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On a new project with lot of traffic, we are thinking on how to structure our Symfony2 app to take advantage of caches, and be ready to be more aggressive in the future. I'd love to know your opinion.

Let's say a user requests a page a list of places. This page has:

- list
   - common data (title, author, description)
   - user data (the user likes the list + other data)
- first 20 places
   - common data (title, photo of each place)
   - user data (the rates of the user for those places)

The HTML could be like:

  <!-- Embed the top user menu -->
  <esi:include src="http://example.com/profile/menu" />

  common data of the list
  <!-- Embed the common data of the first 20 places, the same for everyone -->
  <esi:include src="http://example.com/lists/17/places" />
  <!-- Embed the user data of the list (used in JS) -->
  <esi:include src="http://example.com/lists/17/user" />
  <!-- Embed the user data of the list of places (used in JS) -->
  <esi:include src="http://example.com/lists/17/places/user" />

The HTML will be cached on the gateway (Symfony or Varnish). The list of places will be cached most of the time on the gateway too. The user data requests will be the ones which are called and not be cached (not initially at least).


  1. How do you feel about this structure?
  2. If the user is anonymous, can I avoid making the esi-includes for the user data? Also if I have a cookie for the anon user? How?
  3. Does the esi-include for the user menu makes sense?
  4. Or should we forget about ESI and go always through the controller (caching the rendered view of the common data for example)?
  5. Should we move the 2 ESI-requests that ask for user data to be AJAX-calls, instead of waiting on the server?
  6. Is this a good approach to scale if we need to do it fast? What would be best?

thanks a lot!

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2 Answers 2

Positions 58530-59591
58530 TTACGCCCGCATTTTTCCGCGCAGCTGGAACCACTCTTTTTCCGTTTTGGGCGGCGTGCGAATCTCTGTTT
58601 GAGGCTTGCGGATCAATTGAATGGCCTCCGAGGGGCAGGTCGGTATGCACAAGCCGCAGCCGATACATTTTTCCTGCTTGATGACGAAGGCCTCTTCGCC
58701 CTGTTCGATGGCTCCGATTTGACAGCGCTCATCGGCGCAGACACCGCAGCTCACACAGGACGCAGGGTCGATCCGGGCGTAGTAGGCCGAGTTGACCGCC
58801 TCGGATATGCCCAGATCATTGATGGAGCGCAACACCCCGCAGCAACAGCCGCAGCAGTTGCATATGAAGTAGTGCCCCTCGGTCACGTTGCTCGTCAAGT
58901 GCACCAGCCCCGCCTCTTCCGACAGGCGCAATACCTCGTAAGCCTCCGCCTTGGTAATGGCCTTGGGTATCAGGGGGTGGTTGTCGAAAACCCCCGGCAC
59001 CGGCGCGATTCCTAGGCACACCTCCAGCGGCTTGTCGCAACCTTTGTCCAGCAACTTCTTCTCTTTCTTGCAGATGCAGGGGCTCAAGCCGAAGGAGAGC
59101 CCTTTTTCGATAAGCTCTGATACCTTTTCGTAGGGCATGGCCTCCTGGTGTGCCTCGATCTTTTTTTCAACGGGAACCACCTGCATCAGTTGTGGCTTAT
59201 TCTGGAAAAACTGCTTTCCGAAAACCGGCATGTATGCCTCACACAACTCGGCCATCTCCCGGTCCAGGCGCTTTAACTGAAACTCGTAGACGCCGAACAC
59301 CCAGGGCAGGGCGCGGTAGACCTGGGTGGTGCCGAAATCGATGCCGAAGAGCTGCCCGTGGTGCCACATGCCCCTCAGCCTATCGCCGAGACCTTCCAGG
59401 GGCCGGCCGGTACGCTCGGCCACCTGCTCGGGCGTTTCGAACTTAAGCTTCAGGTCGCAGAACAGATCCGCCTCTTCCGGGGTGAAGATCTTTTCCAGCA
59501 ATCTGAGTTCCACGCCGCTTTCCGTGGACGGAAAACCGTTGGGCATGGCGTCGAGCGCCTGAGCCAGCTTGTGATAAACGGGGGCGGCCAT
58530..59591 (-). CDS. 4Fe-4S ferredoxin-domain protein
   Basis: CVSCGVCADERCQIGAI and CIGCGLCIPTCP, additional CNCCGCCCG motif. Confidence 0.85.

up vote 3 down vote accepted

We have used Varnish on one site for whole-page caching and I've been using Symfony2 for few years, but keep in mind that I haven't used Varnish + Symfony2 + ESI on any production environment.

  1. I think the basic idea is OK. If menu is the same in many pages and list of places also the same on many pages, you get common content cached by Varnish or Symfony reverse cache. As Varnish usually holds cache in memory, you get your content faster and don't have to call rendering and DB querying code at each request.

    The hard part is making those ESI requests cached if the user is logged in. As I know, in default Varnish configuration, requests with Cookie in them are never cached. If you tend to pass cookies to ESI requests, those ESI responses will not be shared between users.

    You can try making some rules from URL, but if you use default Symfony twig helpers, generated URLs are /_internal/..., so it might be hard to differ public and private ones.

    Also you can configure to always ignore any cookies if Cache-Control: public is passed. This is done by default in Symfony:

    if ($this->isPrivateRequest($request) && !$response->headers->hasCacheControlDirective('public')) {

    As you see from the code, if you have public directive, response will never be private.

    I haven't found how Varnish processes this directive - as I understand, it does not cache any requests that have cookie by default. So I think you have to tweak configuration to accomplish this.

  2. If the main page is also to be cached, I don't see how you could skip the includes.

    I assume JS is required for your registered users (not search bots), so I would suggest to use Javascript to differ the loading of user data.

    Javascript code can look if the user has cookie session-id etc. and make request to get the data only in this case. It might also be a good idea to set some other cookie, like _loggedin to avoid Javascript code from getting the session id.

    Not logged in users can also have some data in the cookies, like _likedPost:1,2,132. Javascript can get this cookie and make some HTML corrections without even making the additional request.

    As we did with these cookies: we separated JS-only cookies from application cookies. We did this by some pattern, like _\w for JS cookies. Then we tweaked Varnish configuration to split Cookie header and remove these JS-only cookies. Then, if there is no other cookie left, the response is shared with everyone. Application (Symfony) does not get those cookies, as they are stripped.